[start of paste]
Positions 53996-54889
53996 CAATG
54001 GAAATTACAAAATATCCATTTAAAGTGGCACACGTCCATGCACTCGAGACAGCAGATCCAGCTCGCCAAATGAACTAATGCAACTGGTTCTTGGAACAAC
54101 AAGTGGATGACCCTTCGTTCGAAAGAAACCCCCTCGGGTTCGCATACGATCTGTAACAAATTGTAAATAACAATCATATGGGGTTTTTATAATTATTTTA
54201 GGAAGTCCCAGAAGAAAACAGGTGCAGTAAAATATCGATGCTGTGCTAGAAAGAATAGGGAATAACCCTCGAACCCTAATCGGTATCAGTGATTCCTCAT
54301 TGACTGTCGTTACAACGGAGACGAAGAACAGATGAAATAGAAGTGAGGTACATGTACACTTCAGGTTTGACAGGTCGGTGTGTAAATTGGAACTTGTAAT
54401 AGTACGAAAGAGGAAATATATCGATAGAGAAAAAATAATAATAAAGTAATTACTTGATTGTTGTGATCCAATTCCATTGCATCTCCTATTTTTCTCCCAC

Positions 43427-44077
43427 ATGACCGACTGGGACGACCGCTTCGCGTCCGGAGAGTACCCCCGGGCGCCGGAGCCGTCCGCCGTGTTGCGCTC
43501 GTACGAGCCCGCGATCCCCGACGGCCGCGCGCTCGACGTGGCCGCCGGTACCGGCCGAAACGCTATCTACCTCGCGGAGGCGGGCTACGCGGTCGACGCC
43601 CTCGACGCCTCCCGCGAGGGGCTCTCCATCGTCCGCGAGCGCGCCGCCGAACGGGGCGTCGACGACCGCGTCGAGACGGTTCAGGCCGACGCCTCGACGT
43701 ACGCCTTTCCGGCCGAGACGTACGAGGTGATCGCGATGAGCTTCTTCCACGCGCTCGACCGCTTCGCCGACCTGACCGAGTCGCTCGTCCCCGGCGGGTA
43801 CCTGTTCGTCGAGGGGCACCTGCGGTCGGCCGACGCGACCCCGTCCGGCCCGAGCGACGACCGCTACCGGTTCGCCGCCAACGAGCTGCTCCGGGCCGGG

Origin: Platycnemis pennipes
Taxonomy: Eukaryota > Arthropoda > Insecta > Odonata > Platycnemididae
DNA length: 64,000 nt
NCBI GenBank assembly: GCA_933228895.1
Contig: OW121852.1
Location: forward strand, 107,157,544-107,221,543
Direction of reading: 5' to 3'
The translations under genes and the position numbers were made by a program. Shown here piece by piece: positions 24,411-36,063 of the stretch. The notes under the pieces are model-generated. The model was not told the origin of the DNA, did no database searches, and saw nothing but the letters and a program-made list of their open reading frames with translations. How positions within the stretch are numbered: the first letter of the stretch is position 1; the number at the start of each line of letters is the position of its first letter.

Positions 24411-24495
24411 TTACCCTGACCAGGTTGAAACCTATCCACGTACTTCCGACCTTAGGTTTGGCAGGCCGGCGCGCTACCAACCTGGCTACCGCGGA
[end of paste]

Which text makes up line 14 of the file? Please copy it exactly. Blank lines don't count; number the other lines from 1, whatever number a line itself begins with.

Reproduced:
Origin: Platycnemis pennipes